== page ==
By Bill Primavera
If we are made from dust and shall return to dust, as the Bible tells us, does that give us a pass to live with the stuff in between?
While dust is inevitable, it horrifies some of us, as though its presence on our furniture and floors tells the world something unflattering about us, not only as housekeepers but as human beings.
I don’t do the dusting in my household and I’m not quite sure if it would get done if I were responsible for it. On second thought, a few months into a global pandemic, I am spending all my time at home, so maybe having a dusty environment would get to me psychologically after a while. It might symbolize letting everything go.
I remember an interview long ago in The New York Times in which an eccentric artist said she hadn’t dusted her apartment in over 30 years, saying that “after the first two years or so, you really can’t tell the difference.” That kind of empirical research really impresses me.
In the HBO movie “Grey Gardens,” Jackie Kennedy Onassis’s aunt and cousin, Edie Beale, and her daughter are depicted as living in absolute squalor in a neglected ramshackle house, with garbage strewn throughout and a hoard of cats and raccoons relieving themselves on the floor. When Jackie arrives to help remedy the situation and registers her shock at the condition of the property, Edie dismisses her living environment by saying simply that her daughter “hasn’t been keeping up with the dusting.”
Is inattention to dust the first degenerative step to chaos in the home? Maybe for some, depending on their mental attitude about it, and in turn, how unkempt homes can affect its occupants.
A recent survey revealed that 83 percent of us are happier in a clean house and just the act of cleaning gives 57 percent of the population a feeling of satisfaction. Further, it shows that 38 percent of women and 24 percent of men experience real stress living in a messy environment.
It would seem that, especially in these harsh times, dusting and cleaning can be therapeutic. Psychologists have found that there is a marked difference in mood before and after cleaning, just as with a therapy session.
Licensed psychologist Carol Nemeroff said a psychological boost may be derived from biological programming to clean our nests.
“And, because we know that good hygiene leads to good health,” she said, “cleaning may ultimately be related to a basic survival instinct.”
Wow, get out that dust rag!
For those who don’t mind living with a coating of dust on their furniture and appliances, it may be motivating to know that dust is composed largely of our own flaking skin cells. Now that we know what it contains and that it can cause real stress, does this explain the expression uncomfortable in our own skin?
Add other flaky stuff like fabric fibers, dust mite excrement, hair, pet dander, pollen, regular dirt, debris and micro particles and you have a pretty nasty brew that can give people with allergies and breathing problems a real hassle.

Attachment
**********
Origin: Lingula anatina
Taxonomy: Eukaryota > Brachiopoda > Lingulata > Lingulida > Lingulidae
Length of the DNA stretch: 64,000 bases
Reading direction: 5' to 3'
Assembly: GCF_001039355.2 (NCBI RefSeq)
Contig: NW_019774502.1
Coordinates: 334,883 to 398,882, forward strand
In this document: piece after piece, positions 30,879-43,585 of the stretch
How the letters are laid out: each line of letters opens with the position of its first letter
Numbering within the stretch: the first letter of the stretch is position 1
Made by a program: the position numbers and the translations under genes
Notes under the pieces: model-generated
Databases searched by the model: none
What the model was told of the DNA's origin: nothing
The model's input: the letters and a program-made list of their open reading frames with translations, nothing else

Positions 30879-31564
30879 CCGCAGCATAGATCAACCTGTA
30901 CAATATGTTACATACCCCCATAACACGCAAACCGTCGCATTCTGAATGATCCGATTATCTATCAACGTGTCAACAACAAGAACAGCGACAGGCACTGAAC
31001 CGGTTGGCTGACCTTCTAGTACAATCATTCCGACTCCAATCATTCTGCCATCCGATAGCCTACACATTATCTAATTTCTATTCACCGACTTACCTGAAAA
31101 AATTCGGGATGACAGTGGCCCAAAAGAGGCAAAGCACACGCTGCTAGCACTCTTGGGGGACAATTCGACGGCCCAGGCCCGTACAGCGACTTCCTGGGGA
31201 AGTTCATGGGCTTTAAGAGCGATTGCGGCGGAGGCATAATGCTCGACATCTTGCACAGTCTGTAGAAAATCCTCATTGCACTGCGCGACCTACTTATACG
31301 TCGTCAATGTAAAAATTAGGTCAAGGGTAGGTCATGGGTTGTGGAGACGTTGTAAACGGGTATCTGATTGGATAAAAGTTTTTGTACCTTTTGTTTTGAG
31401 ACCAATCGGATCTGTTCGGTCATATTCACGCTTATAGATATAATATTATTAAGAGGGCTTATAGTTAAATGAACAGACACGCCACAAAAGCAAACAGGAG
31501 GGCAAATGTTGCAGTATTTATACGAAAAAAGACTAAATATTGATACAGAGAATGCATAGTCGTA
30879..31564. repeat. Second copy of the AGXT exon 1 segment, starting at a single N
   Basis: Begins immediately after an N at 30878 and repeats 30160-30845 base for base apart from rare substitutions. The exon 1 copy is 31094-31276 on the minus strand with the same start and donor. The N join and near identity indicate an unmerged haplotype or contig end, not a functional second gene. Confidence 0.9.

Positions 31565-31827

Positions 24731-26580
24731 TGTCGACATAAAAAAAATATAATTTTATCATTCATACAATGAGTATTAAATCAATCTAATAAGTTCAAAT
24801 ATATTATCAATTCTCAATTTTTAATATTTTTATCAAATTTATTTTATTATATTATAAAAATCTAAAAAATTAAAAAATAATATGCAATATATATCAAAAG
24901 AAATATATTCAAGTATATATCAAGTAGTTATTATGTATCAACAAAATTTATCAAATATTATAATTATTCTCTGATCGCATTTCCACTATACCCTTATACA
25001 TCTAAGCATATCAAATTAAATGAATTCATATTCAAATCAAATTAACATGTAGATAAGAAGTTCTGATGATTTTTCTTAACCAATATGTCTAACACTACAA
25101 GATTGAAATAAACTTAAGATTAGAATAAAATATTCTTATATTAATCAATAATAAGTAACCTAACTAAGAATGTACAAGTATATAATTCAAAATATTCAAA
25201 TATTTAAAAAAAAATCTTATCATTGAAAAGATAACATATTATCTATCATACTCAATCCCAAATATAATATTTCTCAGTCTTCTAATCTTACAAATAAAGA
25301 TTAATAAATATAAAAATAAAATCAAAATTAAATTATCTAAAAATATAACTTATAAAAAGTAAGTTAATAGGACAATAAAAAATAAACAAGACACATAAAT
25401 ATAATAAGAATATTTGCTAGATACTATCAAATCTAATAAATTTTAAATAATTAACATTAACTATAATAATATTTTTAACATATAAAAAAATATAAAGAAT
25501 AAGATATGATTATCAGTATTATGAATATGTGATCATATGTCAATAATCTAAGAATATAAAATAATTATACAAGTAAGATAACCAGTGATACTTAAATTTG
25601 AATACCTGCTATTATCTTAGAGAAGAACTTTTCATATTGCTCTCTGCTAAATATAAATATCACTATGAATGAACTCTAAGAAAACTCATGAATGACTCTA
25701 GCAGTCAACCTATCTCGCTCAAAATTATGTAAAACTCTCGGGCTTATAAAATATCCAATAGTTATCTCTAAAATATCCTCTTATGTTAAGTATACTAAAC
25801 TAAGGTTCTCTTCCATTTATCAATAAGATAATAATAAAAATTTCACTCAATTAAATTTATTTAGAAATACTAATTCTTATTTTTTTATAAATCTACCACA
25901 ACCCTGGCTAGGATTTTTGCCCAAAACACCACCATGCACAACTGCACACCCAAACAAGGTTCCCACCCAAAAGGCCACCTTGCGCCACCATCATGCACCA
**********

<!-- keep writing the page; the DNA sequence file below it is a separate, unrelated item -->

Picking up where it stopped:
But beyond the psychological and unhealthy effects of dust, it can do real physical damage to most everything it lands on, from furniture surfaces to clogging computer keyboards and vents.
There are fancy and simple ways to get rid of dust. The fancy way is with an air purifier of which there are two types: those with fans that pull air through filters that trap the dust and those called electrostatic precipitators in which an electrical charge is applied to the dust drawn into the device and captured on oppositely charged plates. Both are available as either portable units, which offer varying degrees of effectiveness depending on the model, or as whole-house systems. Prices range from $100 for a portable model to more than $1,000 for a whole-house system.
But as a real estate agent, among the houses I’ve listed or sold, I was aware of only a couple that had a whole-house air purifier system. So unless people are plagued by allergies, I suspect that most of us dust with old-fashioned elbow grease, using either regular rags or one of those new magic dusters to which particles cling. Because the latter option can be expensive, a regular rag can be just as effective if dampened before use and shaken out frequently.
I definitely do not recommend a feather duster because it merely spreads the dust around until it lands again on surfaces.
It’s funny how the exploratory process can affect you. As I sit at my computer, I’m very aware and uncomfortable in the knowledge that there is a lot of dust trapped between on the keyboard. Are the raccoons soon to follow?
Bill Primavera multitasks as a communicator. He is founder of Primavera Public Relations, a full-service marketing firm, a journalist with this paper and concurrently serves as a licensed realtor with many years of experience in the field. For questions or comments about the housing market or for consultation about selling or buying a home, Bill can be reached at 914-522-2076.